NYCHA Sued for Widespread Failure to Maintain Public Housing Elevators
NYLAG’s Special Litigation Unit joined with co-counsel from Paul, Weiss, Rifkind, Wharton & Garrison LLP (Paul Weiss) to file a class action lawsuit against the New York City Housing Authority (NYCHA) for its failure to repair and maintain its 3,300 elevators in its public housing apartment buildings. Filed in the United States Court for the Eastern District of New York on April 21st, Brito vs. NYCHA was brought on behalf of more than 7,000 low-income NYCHA residents with serious mobility impairments.
“For people with disabling mobility impairments, broken elevators are more than an inconvenience – they deprive residents of the full use and benefit of their homes,” said Jane Greengold Stevens, NYLAG’s Director of Litigation. Ms. Stevens further explained that the named plaintiffs suffer from conditions such as cerebral palsy, rheumatoid arthritis, and chronic asthma, which make it near impossible for them to move without the help of handicap equipment such as wheelchairs or walkers.
Brito vs. NYCHA challenges widespread and systemic failure to maintain elevators in operable working condition. Citing Section 504 of the Rehabilitation Act of 1973 and New York State and New York City Human Rights laws, the lawsuit accuses NYCHA of denying people with disabilities the full use of their homes. Plaintiffs seek a permanent injunction ordering NYCHA to maintain its elevators by repairing, modernizing, and where necessary, replacing them. They also demand provision of accommodations for disabled residents when elevators are not working.
NYLAG and Paul Weiss are working closely with Manhattan Borough President Scott M. Stringer to identify residents most affected by this elevator issue. In 2008, Borough President Stringer’s office studied NYCHA elevators and found that 75% had failed routine inspections over the past five years. Stringer said, “The lawsuit brought by NYLAG and Paul Weiss will, I hope, put an end to this dangerous and unacceptable situation once and for all.”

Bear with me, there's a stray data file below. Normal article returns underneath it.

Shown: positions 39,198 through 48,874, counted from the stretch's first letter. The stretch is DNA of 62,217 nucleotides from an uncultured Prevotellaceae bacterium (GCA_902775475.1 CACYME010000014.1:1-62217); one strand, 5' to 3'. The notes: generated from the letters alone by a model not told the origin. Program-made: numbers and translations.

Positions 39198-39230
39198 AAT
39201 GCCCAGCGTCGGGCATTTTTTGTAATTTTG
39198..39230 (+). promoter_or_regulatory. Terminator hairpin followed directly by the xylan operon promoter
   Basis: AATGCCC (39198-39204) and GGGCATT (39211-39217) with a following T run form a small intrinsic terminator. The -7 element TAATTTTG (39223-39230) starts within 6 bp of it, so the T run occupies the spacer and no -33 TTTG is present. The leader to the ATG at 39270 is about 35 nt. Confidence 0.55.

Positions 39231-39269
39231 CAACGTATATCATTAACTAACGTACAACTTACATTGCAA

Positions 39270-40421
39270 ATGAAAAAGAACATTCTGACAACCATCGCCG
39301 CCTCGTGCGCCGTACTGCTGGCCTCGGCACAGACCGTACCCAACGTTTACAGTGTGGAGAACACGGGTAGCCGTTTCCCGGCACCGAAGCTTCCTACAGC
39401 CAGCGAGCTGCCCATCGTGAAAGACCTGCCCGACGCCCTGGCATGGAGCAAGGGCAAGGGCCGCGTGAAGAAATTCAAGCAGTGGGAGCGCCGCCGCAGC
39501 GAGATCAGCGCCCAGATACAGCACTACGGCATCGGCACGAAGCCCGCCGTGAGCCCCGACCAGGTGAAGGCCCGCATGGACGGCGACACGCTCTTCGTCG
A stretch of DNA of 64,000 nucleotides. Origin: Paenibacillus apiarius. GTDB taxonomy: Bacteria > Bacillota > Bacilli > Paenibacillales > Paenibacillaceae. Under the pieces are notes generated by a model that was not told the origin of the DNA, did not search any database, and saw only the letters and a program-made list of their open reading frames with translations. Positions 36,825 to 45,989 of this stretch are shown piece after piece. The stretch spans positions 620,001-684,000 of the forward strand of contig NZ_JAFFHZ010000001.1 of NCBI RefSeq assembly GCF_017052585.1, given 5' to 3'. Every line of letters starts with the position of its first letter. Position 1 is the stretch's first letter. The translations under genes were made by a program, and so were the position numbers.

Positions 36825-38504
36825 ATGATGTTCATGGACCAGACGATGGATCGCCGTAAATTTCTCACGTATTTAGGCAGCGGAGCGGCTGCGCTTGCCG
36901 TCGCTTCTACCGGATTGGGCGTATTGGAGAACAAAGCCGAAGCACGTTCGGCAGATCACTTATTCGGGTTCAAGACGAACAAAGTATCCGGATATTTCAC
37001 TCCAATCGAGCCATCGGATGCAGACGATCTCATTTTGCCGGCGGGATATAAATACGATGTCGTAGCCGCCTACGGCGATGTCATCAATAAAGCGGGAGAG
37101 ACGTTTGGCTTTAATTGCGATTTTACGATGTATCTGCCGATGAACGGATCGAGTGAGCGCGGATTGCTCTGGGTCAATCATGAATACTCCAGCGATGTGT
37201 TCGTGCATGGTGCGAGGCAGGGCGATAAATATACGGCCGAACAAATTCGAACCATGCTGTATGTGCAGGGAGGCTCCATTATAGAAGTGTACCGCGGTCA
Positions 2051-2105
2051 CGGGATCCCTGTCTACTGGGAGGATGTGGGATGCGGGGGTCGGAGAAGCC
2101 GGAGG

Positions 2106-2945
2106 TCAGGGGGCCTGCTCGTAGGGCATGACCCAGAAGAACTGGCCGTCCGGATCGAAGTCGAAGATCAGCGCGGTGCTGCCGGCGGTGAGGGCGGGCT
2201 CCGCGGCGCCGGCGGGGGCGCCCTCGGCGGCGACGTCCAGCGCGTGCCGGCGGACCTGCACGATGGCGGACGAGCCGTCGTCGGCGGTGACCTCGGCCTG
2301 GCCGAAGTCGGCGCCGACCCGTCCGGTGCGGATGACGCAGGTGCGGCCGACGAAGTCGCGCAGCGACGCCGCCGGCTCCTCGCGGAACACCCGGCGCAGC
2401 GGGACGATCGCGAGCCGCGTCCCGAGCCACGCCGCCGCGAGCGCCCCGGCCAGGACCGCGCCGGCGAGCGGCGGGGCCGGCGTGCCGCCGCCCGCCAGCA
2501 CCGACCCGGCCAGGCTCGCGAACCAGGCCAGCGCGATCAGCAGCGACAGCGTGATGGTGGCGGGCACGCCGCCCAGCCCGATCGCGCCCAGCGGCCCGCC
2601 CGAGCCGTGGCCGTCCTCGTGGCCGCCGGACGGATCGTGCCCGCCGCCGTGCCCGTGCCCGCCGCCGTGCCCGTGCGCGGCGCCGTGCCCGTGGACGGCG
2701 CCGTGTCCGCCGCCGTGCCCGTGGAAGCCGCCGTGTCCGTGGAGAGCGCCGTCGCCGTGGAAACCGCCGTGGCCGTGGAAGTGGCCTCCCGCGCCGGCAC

One of the seven individual plaintiffs cited in the case is Wilma Brito, a 38 year-old cerebral palsy patient who uses a wheelchair and lives in NYCHA housing. Back in March, when both elevators in her building were broken simultaneously for three days, Ms. Brito was trapped in her apartment and unable to attend a doctor’s appointment or take her children to school. On another occasion when both elevators were broken simultaneously, Ms. Brito was stuck outside her building from 7 p.m. to 2 a.m.
“Ms. Brito’s story is representative of the hardships faced by thousands of New Yorkers with disabilities who live in NYCHA housing. Those residents are rendered effectively homeless when they return home and find that the elevator in their building has failed, so that they cannot access their apartment for hours, if not days. This lawsuit seeks to remedy this fundamental violation of the rights of people with disabilities,” said Andrew J. Ehrlich, a litigation partner at Paul Weiss who is working on the case.